May 21, 2024

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Climate change. Increasingly cranky weather is driving up prices in stores

Climate change.  Increasingly cranky weather is driving up prices in stores
Half of the imported olive oil comes from Italy.


Extreme weather conditions, especially in southern Europe, affect the harvest of raw materials such as olive oil or fresh berries. It also affects the wallets of consumers.

No time? Blue news in a nutshell for you

  • Drought or heavy rain: Extreme weather has intensified in Spain, Italy and Greece.
  • They also affect the harvest and ultimately the price of products such as olive oil or fresh berries, most of which Switzerland imports from these countries.
  • According to experts, sparse harvest results contribute to higher prices in stores – at least for olive oil.

One man’s joy is another man’s sorrow – as trite as this phrase sounds, it is relevant here.

While summer lovers get their money’s worth in most parts of Spain, nature suffers. A summer of a pleasant 20 degrees on the Atlantic coast or a hot 33 degrees in Seville is expected to drop to the 40 degree mark by the end of the month, resulting in drought. According to the responsible Spanish authority, April 2023 will be entered into the statistics as the driest month since the weather record.

Even olive trees can no longer cope

Drought affects agriculture, even the most difficult crops indeed. For example, olive trees do well with little water. But they, too, threw away significantly less fruit German magazine “Spiegel” writes And because less is harvested, the price of olive oil eventually increases.

According to analysis company Minetec, the price of raw material olive oil has increased by almost 60 percent and costs an average of 5.40 euros per kilo. Producer prices in Spain, Italy and Greece have been flat since the start of the year, according to EU data. In Spain, for example, they are almost 84 percent above the five-year average. And when commodity prices rise, it usually doesn’t bode well for consumer prices.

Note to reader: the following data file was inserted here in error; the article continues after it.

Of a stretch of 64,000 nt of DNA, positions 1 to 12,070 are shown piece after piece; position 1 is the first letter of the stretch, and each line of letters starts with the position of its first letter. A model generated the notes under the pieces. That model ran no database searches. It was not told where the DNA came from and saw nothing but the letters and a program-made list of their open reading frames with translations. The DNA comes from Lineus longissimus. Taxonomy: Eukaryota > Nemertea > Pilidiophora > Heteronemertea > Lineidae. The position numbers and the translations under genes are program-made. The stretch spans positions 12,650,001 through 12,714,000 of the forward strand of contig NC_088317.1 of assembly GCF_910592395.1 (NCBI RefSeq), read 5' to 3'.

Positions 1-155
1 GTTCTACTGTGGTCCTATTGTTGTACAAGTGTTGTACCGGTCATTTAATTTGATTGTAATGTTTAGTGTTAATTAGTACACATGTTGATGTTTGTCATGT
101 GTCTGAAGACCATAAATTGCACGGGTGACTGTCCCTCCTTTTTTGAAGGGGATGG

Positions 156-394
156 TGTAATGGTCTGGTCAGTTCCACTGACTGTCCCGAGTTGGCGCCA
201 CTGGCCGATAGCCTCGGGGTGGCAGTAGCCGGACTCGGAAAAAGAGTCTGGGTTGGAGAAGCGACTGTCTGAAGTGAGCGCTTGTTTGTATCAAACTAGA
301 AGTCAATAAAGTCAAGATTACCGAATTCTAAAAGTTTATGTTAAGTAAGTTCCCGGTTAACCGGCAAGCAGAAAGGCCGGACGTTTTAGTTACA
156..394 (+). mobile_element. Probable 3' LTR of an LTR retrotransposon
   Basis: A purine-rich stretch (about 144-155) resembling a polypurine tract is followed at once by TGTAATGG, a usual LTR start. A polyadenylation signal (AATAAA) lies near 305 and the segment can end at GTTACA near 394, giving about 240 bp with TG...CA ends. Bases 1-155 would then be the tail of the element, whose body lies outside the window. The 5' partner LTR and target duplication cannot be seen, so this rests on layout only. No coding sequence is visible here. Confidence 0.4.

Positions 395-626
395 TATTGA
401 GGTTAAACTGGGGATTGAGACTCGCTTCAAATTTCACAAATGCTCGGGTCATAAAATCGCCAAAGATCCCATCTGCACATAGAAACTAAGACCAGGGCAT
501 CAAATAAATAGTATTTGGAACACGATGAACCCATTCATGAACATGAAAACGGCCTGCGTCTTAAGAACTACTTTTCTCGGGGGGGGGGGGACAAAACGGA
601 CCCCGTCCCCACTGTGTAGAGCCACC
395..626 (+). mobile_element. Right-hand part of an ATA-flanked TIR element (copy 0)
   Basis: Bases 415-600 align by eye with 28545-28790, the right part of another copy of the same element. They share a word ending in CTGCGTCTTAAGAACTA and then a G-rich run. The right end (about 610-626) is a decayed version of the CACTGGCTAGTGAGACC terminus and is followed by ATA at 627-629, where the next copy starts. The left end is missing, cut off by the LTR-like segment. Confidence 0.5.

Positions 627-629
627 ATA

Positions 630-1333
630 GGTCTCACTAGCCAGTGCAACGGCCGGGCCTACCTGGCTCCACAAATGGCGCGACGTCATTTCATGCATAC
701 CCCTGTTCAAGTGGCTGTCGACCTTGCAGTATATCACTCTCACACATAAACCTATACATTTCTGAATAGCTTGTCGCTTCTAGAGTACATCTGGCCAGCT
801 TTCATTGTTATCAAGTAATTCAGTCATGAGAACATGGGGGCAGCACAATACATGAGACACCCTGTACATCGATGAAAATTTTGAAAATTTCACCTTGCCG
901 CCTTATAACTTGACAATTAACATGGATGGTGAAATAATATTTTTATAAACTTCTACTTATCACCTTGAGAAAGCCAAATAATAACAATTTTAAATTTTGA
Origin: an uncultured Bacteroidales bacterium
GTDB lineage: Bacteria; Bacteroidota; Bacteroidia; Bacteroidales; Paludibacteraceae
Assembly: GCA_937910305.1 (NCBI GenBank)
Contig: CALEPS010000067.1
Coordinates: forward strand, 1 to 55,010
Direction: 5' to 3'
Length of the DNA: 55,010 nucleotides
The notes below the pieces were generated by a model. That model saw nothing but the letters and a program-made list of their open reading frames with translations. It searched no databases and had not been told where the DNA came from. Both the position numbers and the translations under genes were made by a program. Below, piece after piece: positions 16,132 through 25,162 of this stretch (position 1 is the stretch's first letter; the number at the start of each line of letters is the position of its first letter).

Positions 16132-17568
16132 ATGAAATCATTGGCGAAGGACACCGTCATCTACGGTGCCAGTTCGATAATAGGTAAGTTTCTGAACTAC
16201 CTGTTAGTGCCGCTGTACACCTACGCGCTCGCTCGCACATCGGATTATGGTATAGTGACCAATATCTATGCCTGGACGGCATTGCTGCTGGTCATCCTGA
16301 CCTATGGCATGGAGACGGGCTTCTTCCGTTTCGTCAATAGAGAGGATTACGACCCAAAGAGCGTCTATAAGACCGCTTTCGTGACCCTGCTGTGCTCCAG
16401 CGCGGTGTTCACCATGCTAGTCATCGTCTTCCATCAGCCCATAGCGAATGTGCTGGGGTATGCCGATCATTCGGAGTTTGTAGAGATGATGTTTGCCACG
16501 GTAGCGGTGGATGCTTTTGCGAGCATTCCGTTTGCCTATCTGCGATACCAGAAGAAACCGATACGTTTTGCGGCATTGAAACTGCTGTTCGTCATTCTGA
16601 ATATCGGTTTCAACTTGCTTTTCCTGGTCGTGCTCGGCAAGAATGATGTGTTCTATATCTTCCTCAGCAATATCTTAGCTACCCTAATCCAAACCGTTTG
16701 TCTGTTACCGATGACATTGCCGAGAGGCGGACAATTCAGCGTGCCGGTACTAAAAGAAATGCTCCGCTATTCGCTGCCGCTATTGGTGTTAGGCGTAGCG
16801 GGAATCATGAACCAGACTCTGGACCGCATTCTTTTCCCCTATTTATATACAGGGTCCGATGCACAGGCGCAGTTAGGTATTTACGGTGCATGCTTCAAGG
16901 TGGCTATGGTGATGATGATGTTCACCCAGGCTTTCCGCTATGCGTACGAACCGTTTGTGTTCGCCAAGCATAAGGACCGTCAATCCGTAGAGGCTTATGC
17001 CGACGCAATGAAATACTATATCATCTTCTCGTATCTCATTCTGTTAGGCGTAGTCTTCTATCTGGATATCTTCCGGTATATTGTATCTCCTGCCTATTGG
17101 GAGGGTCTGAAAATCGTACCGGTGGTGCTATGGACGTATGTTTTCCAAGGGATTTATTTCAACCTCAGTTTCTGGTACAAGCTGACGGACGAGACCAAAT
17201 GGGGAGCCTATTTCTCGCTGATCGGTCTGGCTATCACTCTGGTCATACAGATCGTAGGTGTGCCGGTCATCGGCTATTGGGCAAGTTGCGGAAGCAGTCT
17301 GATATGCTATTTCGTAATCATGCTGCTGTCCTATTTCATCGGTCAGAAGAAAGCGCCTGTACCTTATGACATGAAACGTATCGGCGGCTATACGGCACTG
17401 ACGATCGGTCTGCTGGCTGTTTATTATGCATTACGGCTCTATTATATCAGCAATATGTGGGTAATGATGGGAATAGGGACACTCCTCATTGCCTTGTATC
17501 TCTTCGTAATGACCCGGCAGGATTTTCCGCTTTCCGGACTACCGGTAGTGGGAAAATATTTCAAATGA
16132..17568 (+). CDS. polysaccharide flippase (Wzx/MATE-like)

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These developments are particularly relevant for Switzerland because, according to import statistics from the Federal Office for Customs and Border Protection (BAZG), half of the olive oil imported in the last five years came from Italy, and almost 30 percent from Spain. And a good 10 percent from Greece.

In fact: According to a recent publication Consumer Price Index from the Compare Comparison Service Retail prices of olive oil have risen by almost 20 percent.

This also applies to fresh berries such as strawberries or raspberries, more than 80 percent of which are imported to Switzerland from drought-stricken Spain. Although the price is not as high as premium olive oil, it is still significant at 8.5 percent.

There are various reasons for the price hike

Increased energy and production costs, inflation, retailers’ hidden margins (at least some retailers are blamed by consumer advocates) or the weather – the reasons for increased prices are manifold.

When asked by Blue News, retailers say there is little disruption in inventory availability. For example, the media office of Aldi Switzerland writes that you can switch to other suppliers and offer the same prices accordingly.

On the other hand, for olive oil, this is mainly due to the weather last year, says Konrad Bollik to “Spiegel”. Bölicke heads Artefak, a cooperative olive oil project of olive growers in Spain, Greece, Italy and Croatia.

«There are always crazy weather conditions.»

The olive harvest is now poor across the Mediterranean, and not just locally, but fresh, he says as an example. While olive trees were frozen in some areas, flowers dried up on the Greek island of Crete. “There are always crazy weather conditions,” says Bolick.

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It has long been known that climate change is increasing the frequency of extreme weather events such as heat waves or heavy rains. Bölicke warns that the climate crisis threatens to become a food crisis.

Bolick says trees do well with a two-and-a-half-month dry spell in the summer, but anything beyond three becomes critical. The fruit may then shrivel or fall off. Polik is also worried about the increasing water scarcity. At the same time, rain has already fallen in southern Italy during the summer, which has washed away half of the olive groves. “What are you supposed to do there,” Bollick asks rhetorically: “As a producer, you’re completely helpless.”

We are interested in your opinion

Do you notice the changing weather conditions based on the products in the store?